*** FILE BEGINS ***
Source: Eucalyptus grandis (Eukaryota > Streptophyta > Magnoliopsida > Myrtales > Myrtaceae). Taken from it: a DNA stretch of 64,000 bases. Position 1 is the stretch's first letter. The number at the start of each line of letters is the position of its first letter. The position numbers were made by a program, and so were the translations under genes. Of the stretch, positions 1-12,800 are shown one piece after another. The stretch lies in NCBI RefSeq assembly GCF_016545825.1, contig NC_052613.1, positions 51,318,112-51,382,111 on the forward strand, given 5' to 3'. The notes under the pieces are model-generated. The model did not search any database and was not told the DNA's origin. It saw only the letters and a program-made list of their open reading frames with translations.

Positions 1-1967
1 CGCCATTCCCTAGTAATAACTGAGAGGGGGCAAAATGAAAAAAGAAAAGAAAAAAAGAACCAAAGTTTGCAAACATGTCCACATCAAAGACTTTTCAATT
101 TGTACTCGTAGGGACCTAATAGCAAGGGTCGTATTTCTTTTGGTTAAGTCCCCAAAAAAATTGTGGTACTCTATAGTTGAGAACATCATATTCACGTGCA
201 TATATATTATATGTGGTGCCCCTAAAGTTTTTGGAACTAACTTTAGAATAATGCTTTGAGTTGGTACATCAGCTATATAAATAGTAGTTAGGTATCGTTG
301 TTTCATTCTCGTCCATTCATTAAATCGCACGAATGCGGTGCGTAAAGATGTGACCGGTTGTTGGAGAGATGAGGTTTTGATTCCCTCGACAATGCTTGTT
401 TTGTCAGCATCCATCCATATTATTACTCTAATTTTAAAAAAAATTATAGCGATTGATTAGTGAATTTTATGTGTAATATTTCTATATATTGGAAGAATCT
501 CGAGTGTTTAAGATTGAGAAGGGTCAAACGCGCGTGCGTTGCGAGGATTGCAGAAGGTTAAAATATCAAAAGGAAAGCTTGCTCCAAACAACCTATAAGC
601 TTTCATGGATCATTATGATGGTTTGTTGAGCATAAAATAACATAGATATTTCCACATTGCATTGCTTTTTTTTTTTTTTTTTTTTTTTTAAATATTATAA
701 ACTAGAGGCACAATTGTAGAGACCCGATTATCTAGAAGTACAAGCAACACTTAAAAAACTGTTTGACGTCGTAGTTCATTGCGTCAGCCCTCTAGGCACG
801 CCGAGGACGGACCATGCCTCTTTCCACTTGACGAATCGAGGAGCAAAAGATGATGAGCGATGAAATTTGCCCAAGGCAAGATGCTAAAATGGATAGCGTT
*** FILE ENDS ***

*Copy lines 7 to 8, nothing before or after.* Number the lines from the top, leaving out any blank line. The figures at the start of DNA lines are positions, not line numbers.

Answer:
401 TTGTCAGCATCCATCCATATTATTACTCTAATTTTAAAAAAAATTATAGCGATTGATTAGTGAATTTTATGTGTAATATTTCTATATATTGGAAGAATCT
501 CGAGTGTTTAAGATTGAGAAGGGTCAAACGCGCGTGCGTTGCGAGGATTGCAGAAGGTTAAAATATCAAAAGGAAAGCTTGCTCCAAACAACCTATAAGC